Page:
Worldwide, more and more people are doing what they can to protect themselves and their data. Considering we live in a world that is so connected, with everything from work to our social lives and entertainment happening online, protection is a must.
Staying safe online isn’t as difficult as you think either; it just requires some forward-thinking and knowing what you should and shouldn’t be doing online.
The first thing you should be doing to protect yourself is installing an antivirus. We will cover the other steps you can take, but an antivirus is the best place to start and should be the minimum level of security you have.
Antivirus software gives you excellent protection against almost every cyber-attack you could face. You must ensure that you keep your subscription up-to-date and also allow it to update whenever it needs to, don’t get into the habit of constantly clicking “update later.”
Another habit almost all of us are guilty of is using the same password, or variations of the same password, for all of our accounts and devices. No matter how difficult you think it is to crack, someone who wants to figure it out can find the tools to do so.
Not only should you be using different passwords for all of your important accounts, but you should also be updating and changing them regularly. You should also not store these passwords as a note or message on your phone or laptop. Doing something as simple as writing them all on a piece of paper and putting it in your sock drawer may sound old-school, but it’s still effective. This also applies to your home WiFi password; change it regularly.
Much like having different passwords, you should also have separate email addresses for your important accounts. Consider the fact that if a data thief just gets their hands on your email address, they have half the information they need to get into your accounts.
While you don’t need a different email address for every account, having a separate one for your online banking that you only use for banking is a great idea.
On the surface, public internet hotspots sound great. You can work at your favorite coffee shop and have unlimited data for the price of a coffee usually. However, data thieves use these public hotspots as ways to hack into vulnerable devices.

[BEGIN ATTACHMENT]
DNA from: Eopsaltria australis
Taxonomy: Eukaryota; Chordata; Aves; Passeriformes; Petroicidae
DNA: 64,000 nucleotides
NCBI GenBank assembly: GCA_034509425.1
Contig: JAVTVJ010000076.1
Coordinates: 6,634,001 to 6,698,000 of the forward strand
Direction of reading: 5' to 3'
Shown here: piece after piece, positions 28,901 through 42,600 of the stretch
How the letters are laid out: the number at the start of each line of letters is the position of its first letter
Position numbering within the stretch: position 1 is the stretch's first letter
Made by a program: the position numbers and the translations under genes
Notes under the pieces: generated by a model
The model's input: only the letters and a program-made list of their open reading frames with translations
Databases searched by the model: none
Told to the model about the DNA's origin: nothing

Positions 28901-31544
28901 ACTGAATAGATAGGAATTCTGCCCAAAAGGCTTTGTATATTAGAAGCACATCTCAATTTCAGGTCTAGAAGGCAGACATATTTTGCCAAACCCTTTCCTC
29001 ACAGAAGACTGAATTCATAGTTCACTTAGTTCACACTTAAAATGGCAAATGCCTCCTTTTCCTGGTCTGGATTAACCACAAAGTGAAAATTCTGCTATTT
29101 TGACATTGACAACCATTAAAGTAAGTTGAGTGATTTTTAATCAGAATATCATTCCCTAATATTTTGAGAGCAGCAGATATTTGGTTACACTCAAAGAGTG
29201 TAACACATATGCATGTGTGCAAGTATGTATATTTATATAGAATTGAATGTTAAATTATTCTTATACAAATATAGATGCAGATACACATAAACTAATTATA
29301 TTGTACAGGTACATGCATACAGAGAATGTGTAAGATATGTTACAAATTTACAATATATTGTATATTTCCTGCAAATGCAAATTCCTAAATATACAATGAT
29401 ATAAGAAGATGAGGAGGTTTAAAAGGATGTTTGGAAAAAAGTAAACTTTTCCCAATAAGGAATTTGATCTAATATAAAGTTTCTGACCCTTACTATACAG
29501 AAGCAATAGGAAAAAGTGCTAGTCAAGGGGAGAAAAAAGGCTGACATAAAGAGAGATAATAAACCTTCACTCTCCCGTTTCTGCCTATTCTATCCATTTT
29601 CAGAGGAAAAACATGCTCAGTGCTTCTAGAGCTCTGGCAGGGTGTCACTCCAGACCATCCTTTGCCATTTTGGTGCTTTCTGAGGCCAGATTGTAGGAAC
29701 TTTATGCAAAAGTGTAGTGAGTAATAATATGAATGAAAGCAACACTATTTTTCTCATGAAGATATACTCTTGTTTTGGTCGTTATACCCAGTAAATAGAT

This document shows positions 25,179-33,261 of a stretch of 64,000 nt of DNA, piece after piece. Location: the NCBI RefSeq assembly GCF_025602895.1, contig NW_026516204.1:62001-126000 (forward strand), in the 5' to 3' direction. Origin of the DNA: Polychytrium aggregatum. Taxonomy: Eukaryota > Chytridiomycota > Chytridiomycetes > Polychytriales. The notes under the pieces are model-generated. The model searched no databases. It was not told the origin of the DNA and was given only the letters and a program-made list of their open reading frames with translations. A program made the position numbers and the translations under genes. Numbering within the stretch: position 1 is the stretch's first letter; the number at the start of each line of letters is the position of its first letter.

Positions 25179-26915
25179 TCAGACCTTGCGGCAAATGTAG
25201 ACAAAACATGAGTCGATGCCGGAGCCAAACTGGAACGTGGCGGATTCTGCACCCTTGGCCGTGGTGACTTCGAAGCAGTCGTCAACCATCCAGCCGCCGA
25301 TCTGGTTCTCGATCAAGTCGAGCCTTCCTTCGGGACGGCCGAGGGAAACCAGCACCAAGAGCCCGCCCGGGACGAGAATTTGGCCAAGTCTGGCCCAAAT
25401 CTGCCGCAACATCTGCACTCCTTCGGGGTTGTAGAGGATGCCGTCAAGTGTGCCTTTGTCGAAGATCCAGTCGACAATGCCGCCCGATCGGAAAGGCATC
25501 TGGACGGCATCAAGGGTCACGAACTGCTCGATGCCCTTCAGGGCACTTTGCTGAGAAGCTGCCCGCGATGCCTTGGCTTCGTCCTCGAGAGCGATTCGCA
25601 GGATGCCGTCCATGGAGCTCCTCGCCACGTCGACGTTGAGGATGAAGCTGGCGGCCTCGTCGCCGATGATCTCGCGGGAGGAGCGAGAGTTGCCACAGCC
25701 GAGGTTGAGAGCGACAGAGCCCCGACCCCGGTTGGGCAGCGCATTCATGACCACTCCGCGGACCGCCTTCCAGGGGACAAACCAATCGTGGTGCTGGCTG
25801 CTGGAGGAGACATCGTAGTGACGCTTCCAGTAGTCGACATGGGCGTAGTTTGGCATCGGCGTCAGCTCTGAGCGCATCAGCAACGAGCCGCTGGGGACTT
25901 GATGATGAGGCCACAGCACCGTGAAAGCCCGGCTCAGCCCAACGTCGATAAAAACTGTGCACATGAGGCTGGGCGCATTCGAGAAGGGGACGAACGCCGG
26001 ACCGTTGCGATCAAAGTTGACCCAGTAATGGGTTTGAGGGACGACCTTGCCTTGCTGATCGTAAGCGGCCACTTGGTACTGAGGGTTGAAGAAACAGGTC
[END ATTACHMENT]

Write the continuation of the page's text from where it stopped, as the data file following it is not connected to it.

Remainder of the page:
While this doesn’t apply to all public networks, your hotspot at the office is almost always going to be more secure than the one at the local restaurant. If you do need to be online while out and about, use a dongle that is password protected.
This one is relatively obvious but is still worth mentioning. It is so easy for hackers and data thieves to create a legitimate-looking website that is purely designed to get you to put in some personal information or banking information.
Sometimes these scam sites are obvious, but other times they are more subtle. If any website asks you for information that extends past your name or email address, it is almost always a scam. Exit the site immediately.
Avoiding strange emails is just as crucial as ignoring unknown websites. We all know those typical, cliche scam emails, but many thieves are becoming more subtle. They have started using the same logos, email structure, etc., as legitimate companies to trick people.
These emails are usually looking to get your bank details, but the rule of thumb is that no real banker, bank, or financial institution will ask for your private information through email. Therefore, if the email asks you to respond to them, delete them immediately.
Another thing to avoid is attachments. Do not open any attachments that come with strange emails; hackers use this as a way to infect your device with a trojan or virus and gain access to your information.
Remember to update your devices when there is an update available. This applies to smartphones, tablets, and computers. They often include security updates and bug fixes since these companies are constantly running tests to check the security of their devices and apps.
Speaking of apps, you should be updating them when needed for the same reason. Vulnerabilities are discovered, and fixes are added, but you can’t use those fixes if the app isn’t updated.
We often lose track of which websites we’ve been on, what we have and haven’t logged into, and what web pages we forget to close. Clearing your cache and history deletes this information so it can’t be seen by anyone else.
Even if someone is just working on your laptop, you don’t want your online banking page available to be clicked on. Regularly clearing your cache, cookies, and history removes pages you don’t want to see and deletes pages that open accidentally.
Encryption has been around for years, but more and more people are taking their privacy more seriously now. In simple terms, encrypting your data means breaking up the information so nobody can read it except the key holder.
The keyholder is the person who does the encrypting. Encryption is straightforward to do, as there are many programs out there that allow you to do it. It is suggested that the encrypted data is stored on a thumb drive, with the key to unlocking it stored on a separate drive.